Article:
[Vaccine-manufacturing] Health Policy Watch: WHO and World Trade Organization Host Closed Meetings to Tackle Vaccine Access and Prices
thiru at keionline.org
Tue Apr 13 23:01:05 PDT 2021
WHO and World Trade Organization Host Closed Meetings to Tackle Vaccine
Access and Prices
Medicines & Vaccines 13/04/2021 • Kerry Cullinan & Madeleine Hoecklin
Transparency in medicine pricing is a key theme of the Fair Pricing Forum
that started this week.
The World Health Organization (WHO) and the World Trade Organization (WTO)
both are hosting key global meetings aimed at improving global access to
COVID-19 vaccines and fair medicine prices this week behind closed doors.
The WHO Fair Pricing Forum started on Tuesday and its stated aim is to
activate “additional support for countries to achieve more affordable and
fairer access to pharmaceutical products during the COVID-19 pandemic and
Meanwhile, on Wednesday, the WTO Director General, Ngozi Okonjo-Iweala,
will host a meeting on “COVID-19 and Vaccine Equity: What can the WTO
The Fair Pricing Forum (FPF), supported by the Ministry of Health of
Argentina and running virtually until 22 April, is likely to focus on
transparency of medicine prices and production as well “upstream
innovation” aimed at widening the manufacturers’ pool.
This is according to Suerie Moon, co-director of the Global Health Center
of the Graduate Institute of Geneva and a member of the FPF expert advisory
group, who describes the forum as an “important space for governments to
connect and co-operate”.
Transparency and the Innovation System
“There’s a lot of focus on transparency in the agenda. COVID-19 raised
public awareness of the problem of confidentiality. But there is a lot
governments can do on transparency that they haven’t yet done – there also
needs to be a strengthening of backbones,” she said.
Moon added that linking high prices to the underlying innovation system
“has never been so front and centre of discussion as it is now”.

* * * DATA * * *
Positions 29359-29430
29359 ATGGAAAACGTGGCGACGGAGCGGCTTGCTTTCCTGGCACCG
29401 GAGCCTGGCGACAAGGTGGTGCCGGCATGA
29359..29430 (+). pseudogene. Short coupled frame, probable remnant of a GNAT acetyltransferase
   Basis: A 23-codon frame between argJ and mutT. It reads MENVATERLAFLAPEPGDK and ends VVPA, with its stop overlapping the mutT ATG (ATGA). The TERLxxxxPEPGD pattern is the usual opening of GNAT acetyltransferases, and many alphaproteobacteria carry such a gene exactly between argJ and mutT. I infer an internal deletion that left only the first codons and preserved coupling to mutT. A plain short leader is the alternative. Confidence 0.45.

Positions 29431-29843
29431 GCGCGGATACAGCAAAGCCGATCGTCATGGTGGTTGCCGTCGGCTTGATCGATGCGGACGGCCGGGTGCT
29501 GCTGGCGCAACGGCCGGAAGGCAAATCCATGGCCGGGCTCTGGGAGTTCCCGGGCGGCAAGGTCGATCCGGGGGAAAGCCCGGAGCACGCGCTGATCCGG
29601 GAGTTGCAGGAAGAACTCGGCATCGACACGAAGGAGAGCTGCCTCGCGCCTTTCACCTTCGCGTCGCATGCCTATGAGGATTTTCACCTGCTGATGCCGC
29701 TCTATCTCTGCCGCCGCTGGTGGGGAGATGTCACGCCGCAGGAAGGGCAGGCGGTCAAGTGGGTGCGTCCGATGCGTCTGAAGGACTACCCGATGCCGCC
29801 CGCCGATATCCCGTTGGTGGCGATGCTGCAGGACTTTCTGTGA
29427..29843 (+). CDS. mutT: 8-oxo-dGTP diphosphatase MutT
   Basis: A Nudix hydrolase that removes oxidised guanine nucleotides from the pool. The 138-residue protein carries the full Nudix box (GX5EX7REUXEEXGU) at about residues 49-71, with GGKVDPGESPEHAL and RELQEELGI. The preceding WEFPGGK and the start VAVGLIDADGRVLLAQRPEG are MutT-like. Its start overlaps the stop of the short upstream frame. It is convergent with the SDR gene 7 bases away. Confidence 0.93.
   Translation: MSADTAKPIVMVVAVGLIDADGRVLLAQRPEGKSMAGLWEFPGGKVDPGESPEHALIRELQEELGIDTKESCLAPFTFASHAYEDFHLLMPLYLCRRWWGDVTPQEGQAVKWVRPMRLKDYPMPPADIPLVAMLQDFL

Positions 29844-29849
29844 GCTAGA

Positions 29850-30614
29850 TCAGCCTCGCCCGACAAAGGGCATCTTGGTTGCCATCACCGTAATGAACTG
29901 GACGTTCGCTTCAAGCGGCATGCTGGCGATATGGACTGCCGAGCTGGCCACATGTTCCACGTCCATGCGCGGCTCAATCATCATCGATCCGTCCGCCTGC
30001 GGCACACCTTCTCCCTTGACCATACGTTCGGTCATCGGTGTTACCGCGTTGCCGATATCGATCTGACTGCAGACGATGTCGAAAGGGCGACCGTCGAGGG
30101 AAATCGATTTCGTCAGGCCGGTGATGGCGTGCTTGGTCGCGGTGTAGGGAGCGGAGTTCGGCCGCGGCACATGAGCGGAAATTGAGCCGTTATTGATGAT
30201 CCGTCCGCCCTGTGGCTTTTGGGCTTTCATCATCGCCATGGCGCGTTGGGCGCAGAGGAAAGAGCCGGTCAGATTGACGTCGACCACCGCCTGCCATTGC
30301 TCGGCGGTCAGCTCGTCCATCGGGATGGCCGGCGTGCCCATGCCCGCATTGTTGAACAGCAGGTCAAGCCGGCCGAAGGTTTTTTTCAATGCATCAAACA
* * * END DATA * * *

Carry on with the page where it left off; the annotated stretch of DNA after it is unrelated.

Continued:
“There is an entire strand of the conference on innovation, looking at how
governments can change innovation incentives, how they can rewrite the
rules that structure innovation and pricing of medicines,” said Moon, of
the meeting, which paradoxically is taking place away from the media and
She added that while the discussion in the WTO’s TRIPS Council over the IP
waiver is split along predictable North-South lines, more informal
alliances are easier to build at the Forum where there are “challenges
common to countries in the North and South and shared concerns vis-à-vis
the medicine pricing practices of the pharmaceutical industry”.
Health Policy Watch has seen two discussion papers to be discussed at the
Forum, which look at how medicines pricing could be made more “sensitive to
health systems’ ability to pay”, and “incentives for pharmaceutical
innovation to achieve fair pricing” respectively. These were developed by
two technical working groups formed at the last FPF meeting in South Africa
Global Framework to Address Pricing
The first paper suggests a global framework to tackle the “unaffordability
of medicines and vaccines”. It also flags that the lack of transparency
relating to prices and contracts undermines good governance ‘especially
when the public expects full accountability for public spending’.
It highlights the success of cross-border collaborative initiatives in
ensuring more affordable medicines, including global initiatives such as
Stop TB Partnership’s Global Drug Facility; the Medicines Patent Pool;
Gavi, the Vaccine Alliance; and the WHO co-sponsored COVAX global vaccine
facility; as well as regional efforts including the Pan American Health